“Don’t make me put this baby down!”

That exclamation, appropriated from some friends who also have a three-year-old and a newborn, neatly encapsulates our parenting experience over the last couple of days. Andrew has been pushing the behavioral envelope (as can be expected of three-year-olds) and quickly learned that retribution isn’t quite as swift when I’m gone and Elise is feeding Maggie. We’re trying to establish some inviolable rules, such as no backtalk when we tell him to do something. That includes foreign languages; he’s picked up some street Spanish from his friends at preschool. We’ve had a couple of amusing moments when I applied my formidable high-school Spanish skills to try to tell Elise when he’s cursing and when he’s just making it up. I was amused, anyway; Elise mostly throws the book at him. He had a household-record 18 minute time-out today when he repeadtely talked back and stuck his tongue out.
Bilingual potty-mouth notwithstanding, he’s obviously trying to adapt. He has surprised me a couple of times with his willingness to get along. Yesterday I took him to the local playground and he toted along his new favorite toy, a plastic front loader with boy-sized accessory shovel that makes for an above-average sandbox toy. We found one other father-son team in the sandbox on arrival, and the rival three-year-old was predictably attracted to the toy. When asked if he could share, Andrew replied that he would share “in two minutes.” I took that as an indefinite put-off, a preschool equivalent of “in your dreams, Dad!” But sure enough, after a few turns of scooping and dumping, he volunteered that he was ready to share and carried his toy over to his new friend. We dads watched them play happily for a few minutes, Andrew filling the bucket with his shovel, Lucien dumping the sand into a pile.
Lesson learned: he’s always listening. He won’t always admit to it. I won’t do him any favors by underestimating him.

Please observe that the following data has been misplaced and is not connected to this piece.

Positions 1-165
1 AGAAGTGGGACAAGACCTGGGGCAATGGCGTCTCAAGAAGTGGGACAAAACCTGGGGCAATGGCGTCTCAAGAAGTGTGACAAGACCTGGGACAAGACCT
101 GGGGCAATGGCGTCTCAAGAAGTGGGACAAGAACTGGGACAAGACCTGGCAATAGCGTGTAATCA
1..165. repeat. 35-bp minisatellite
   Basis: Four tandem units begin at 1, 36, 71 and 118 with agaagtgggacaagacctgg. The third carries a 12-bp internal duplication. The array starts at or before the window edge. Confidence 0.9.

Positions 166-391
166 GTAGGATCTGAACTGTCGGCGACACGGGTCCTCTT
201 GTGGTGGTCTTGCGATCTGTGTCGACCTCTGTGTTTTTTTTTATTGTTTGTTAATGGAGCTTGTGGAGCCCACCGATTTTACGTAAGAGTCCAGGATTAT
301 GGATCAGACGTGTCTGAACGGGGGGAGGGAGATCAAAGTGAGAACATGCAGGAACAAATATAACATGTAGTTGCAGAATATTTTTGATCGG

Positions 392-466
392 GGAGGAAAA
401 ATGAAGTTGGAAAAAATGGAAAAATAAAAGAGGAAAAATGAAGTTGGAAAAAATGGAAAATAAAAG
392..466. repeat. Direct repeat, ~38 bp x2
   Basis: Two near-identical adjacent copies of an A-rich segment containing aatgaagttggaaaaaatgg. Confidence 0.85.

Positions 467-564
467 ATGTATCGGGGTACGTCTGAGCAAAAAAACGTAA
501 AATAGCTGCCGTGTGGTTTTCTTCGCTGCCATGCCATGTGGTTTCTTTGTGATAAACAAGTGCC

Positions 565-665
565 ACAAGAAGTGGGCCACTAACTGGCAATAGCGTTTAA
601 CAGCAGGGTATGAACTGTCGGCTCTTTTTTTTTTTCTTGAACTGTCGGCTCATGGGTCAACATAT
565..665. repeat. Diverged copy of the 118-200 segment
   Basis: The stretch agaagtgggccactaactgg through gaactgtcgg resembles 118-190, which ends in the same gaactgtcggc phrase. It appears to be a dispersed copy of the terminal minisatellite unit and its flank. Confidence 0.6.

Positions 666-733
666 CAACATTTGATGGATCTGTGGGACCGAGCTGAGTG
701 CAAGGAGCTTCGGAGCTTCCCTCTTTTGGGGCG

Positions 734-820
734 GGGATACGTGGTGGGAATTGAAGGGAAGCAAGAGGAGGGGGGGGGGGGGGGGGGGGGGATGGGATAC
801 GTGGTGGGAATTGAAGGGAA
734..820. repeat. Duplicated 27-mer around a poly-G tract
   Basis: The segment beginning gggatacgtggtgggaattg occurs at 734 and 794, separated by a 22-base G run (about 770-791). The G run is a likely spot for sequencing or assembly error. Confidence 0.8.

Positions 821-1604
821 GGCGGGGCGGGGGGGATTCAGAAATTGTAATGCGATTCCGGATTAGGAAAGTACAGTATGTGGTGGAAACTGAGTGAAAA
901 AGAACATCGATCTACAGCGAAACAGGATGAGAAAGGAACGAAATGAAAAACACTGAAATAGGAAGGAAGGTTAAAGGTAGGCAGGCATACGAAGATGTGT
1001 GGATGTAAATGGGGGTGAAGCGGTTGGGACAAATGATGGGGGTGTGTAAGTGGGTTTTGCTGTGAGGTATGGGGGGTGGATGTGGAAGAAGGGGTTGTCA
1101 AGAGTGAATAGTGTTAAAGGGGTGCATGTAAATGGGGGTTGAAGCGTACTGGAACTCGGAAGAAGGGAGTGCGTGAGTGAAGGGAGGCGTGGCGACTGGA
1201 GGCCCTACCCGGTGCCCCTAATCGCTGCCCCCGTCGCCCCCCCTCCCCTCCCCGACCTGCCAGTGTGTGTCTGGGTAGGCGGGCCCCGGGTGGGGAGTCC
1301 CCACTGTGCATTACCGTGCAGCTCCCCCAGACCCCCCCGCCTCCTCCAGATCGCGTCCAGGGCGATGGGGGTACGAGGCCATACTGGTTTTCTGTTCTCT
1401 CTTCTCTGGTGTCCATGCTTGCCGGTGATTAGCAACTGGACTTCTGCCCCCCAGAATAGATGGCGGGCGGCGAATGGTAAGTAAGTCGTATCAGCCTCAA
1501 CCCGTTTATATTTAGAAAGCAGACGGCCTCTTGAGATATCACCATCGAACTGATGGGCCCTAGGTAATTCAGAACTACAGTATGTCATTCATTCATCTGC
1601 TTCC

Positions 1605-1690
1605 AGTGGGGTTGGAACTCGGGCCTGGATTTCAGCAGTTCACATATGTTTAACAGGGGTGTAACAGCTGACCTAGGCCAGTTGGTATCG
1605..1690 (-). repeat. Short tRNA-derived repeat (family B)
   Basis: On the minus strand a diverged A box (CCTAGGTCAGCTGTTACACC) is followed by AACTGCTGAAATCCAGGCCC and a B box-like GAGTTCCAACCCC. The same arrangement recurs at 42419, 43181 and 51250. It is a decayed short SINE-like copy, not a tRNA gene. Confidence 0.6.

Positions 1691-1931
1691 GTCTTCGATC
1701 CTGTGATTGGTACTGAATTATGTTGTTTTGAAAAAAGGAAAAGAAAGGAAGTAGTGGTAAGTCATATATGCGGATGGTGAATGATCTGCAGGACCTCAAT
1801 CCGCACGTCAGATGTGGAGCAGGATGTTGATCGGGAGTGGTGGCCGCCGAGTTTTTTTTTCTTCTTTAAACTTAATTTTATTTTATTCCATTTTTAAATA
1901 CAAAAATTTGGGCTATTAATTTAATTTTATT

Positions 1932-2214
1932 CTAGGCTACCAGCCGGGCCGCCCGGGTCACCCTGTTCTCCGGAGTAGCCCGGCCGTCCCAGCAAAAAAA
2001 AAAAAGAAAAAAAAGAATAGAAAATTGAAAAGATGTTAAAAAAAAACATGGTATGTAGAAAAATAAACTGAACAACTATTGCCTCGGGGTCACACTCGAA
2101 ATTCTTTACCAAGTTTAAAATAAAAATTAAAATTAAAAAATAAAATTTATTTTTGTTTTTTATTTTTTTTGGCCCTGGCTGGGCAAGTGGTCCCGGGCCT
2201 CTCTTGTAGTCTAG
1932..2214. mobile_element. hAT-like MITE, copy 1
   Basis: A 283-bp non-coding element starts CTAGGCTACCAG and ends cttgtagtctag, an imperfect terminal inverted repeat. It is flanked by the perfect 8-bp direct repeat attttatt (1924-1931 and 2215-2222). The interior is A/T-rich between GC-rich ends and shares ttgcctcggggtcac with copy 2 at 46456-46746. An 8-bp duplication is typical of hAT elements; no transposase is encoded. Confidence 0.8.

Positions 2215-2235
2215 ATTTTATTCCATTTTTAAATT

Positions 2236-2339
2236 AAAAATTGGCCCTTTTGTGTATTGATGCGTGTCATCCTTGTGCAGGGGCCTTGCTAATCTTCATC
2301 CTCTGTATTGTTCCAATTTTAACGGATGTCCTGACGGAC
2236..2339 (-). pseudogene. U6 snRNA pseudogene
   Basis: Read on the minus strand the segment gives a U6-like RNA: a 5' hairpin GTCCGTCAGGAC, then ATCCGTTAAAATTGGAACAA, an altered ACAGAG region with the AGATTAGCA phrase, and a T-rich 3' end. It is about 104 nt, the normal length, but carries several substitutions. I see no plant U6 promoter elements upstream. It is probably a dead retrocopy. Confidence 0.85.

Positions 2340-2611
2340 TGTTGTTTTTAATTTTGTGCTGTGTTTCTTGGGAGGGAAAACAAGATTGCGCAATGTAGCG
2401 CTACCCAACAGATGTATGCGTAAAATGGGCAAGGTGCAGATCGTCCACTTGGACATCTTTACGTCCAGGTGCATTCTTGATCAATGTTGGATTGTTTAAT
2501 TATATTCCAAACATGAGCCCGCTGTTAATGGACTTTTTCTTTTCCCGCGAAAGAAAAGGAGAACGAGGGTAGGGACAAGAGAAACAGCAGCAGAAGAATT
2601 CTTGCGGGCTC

Margaret Elise

Today we welcomed Margaret Elise to the family! She was born at 6:57 PM at Brigham and Women’s Hospital in Boston. She weighed 6lbs, 15oz at birth and measured 18.5 inches in length. She has great lungs and wasn’t shy about letting us know it! Mom did great and in general it was a much less trying experience than with Andrew.
More details to come later – Dad needs to get some sleep! In the mean time you can enjoy a few pictures.

Java declarative security and server-side forwards

Another lesson learned the hard way today: the J2EE declarative security model doesn’t apply when the application forwards the user request to another URL using a RequestDispatcher or an include. This means that your web application can (intentionally or not) bypass an HTTP authorization security constraint by forwarding the user request from a non-protected URL. The servlet spec does not dwell on the point, but section SRV.12.2 does say as much.
At best, this is inflexible. Having a property on the RequestDispatcher that specifies whether or not to perform auth checks would at least allow the programmer to state his intentions. At worst, it’s a security problem. If your application has a forward URL that’s not protected by HTTP authentication (not a particularly smart thing to do, but it happens), a malicious user could use that to gain access to protected parts of your application. So far I haven’t been able to use this techique between two webapps on the same server. When I try to forward a request to a protected URL in another webapp, I get a 404 error – not quite what I expected, but better that no protection whatsoever.
HTTP auth is not commonly used as an authentication strategy application-wide but sometimes we use it to protect administrative features, such as application management consoles. Having this misfeature in-place and not well-explained in the documentation sets programmers up for security problems. Sun, you can do better than that.